I thoroughly enjoy AA, and attending meetings brings me great comfort. It is a 12 Step Program, meaning there are a set of steps that you work to help understand your drinking, so that you may abstain from it in the future. There is an amazing book, simply titled Alcoholics Anonymous, but referred to as The Big Book in meetings, that changed my life. Seriously, it is an inspiring read for anyone suffering from internal conflict. You can visit their website here for more information. I think most cities are back to in-person meetings, but if you'd still rather not, there are online options. It's not a cult, there's no religious pressure, and it really does save lives. It is where I learned how to identify as an alcoholic, which is vital to your recovery.

Narcotics Anonymous (NA)

I also thoroughly enjoy NA, AA's cousin for my addict friends. NA is a 12 Step Program, as well, however, it is more specific to narcotics; rather than referencing liquor and blackouts, it is more geared toward drug use and being high. NA has its own book, Narcotics Anonymous, called The Basic Text in meetings, and guides those suffering from drug addiction to recovery. Here is their website for more information. As with AA, you can attend meetings either in-person or online.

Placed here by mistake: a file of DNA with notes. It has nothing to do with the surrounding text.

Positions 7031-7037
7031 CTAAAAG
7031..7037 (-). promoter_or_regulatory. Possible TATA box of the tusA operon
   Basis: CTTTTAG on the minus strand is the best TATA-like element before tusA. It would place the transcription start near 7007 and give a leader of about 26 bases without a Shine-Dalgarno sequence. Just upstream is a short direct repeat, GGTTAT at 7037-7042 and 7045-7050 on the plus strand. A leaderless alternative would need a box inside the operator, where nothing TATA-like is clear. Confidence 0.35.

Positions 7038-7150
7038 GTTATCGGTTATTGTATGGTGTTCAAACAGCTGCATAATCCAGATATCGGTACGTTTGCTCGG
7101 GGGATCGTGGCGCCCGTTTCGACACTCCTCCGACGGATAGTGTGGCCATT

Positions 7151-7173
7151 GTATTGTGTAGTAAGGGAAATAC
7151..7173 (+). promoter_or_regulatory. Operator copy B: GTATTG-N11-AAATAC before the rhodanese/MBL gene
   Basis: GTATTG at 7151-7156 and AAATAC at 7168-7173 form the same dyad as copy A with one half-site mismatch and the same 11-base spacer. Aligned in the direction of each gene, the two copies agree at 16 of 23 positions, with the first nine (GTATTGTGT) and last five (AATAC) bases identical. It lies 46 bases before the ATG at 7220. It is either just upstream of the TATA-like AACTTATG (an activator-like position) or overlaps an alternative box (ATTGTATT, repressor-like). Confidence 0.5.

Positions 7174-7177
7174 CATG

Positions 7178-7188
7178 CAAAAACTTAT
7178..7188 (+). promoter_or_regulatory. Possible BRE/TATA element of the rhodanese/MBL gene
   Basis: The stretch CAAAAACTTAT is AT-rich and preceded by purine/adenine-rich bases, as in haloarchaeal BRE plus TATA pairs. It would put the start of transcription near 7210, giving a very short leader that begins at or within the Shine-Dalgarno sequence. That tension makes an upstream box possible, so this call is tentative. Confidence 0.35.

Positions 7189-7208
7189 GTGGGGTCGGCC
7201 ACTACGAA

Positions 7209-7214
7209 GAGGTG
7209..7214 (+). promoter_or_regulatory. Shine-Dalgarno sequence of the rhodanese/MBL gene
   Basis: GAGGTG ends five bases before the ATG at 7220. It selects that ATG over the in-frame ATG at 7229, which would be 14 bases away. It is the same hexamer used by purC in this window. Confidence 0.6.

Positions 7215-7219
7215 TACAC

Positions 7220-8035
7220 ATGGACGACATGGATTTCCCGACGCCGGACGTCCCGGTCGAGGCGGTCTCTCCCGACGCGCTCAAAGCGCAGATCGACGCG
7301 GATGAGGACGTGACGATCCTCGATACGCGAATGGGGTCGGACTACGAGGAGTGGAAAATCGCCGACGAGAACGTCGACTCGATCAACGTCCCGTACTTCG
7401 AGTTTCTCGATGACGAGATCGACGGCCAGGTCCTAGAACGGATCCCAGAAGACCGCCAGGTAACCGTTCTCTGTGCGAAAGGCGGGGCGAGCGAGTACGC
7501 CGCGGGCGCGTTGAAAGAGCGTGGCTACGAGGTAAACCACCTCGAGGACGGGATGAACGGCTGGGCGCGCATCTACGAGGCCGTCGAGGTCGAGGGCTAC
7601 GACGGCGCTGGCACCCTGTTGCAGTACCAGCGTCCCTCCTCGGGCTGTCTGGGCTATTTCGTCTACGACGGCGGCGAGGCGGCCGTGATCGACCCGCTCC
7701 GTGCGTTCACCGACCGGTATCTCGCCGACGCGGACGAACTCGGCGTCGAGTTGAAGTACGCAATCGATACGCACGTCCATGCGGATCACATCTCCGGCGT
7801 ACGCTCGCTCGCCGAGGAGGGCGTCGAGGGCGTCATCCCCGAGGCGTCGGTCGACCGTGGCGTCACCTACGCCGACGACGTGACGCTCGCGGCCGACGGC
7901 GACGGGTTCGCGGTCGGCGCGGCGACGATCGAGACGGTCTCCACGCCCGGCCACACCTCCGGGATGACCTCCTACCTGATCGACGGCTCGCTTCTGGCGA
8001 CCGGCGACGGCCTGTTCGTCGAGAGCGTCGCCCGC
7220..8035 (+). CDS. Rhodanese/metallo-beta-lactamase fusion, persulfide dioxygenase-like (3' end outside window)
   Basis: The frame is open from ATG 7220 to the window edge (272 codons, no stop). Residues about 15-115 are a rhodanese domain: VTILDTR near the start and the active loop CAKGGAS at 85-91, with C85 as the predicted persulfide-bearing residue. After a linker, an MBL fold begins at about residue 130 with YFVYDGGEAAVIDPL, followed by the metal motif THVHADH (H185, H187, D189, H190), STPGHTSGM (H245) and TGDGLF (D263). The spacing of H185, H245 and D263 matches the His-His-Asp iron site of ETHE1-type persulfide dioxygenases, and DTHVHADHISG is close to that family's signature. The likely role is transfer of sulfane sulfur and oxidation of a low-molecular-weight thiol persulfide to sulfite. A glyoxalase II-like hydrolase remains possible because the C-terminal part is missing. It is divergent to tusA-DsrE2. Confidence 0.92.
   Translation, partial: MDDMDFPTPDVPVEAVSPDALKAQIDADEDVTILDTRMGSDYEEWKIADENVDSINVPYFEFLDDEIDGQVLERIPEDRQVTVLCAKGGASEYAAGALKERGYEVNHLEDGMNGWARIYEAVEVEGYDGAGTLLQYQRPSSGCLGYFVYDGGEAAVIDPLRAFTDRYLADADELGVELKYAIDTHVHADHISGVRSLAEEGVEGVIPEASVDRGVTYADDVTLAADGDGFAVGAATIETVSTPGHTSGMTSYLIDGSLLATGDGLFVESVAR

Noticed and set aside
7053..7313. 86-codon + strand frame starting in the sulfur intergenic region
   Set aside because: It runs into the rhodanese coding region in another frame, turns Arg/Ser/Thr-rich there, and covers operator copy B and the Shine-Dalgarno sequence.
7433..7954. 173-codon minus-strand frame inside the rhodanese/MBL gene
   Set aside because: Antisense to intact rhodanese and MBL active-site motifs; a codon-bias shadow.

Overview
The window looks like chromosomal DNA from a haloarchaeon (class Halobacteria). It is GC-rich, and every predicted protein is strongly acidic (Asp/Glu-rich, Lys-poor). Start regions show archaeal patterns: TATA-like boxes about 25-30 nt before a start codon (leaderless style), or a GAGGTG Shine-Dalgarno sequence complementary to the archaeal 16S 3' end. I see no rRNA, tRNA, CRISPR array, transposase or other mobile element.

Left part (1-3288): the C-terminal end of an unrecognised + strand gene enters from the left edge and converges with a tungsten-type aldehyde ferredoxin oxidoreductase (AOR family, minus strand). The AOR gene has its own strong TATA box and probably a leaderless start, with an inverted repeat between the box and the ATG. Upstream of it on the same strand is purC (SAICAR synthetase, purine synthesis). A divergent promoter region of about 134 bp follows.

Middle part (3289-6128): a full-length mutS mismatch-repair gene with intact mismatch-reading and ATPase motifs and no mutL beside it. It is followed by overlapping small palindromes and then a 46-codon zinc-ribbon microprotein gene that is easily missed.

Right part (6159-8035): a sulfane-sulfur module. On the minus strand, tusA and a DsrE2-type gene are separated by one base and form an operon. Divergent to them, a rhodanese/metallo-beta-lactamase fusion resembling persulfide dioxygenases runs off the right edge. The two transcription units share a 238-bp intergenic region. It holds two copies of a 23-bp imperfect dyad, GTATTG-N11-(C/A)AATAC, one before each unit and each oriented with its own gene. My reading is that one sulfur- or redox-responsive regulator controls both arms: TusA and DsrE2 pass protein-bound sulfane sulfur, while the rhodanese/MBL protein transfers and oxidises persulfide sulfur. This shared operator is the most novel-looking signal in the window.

Cocaine Anonymous (CA)

Of all my Anonymous meetings, I have never laughed harder than when attending a CA meeting. There's just something about the atmosphere. They're still serious meetings, but everything feels a bit more laid back than AA or NA. I think they're great. In my experience, CA uses AA's book as their basic text, while interspersing some other texts from AA and NA. You can visit their website here. As with AA and NA, you can attend meetings in-person or online.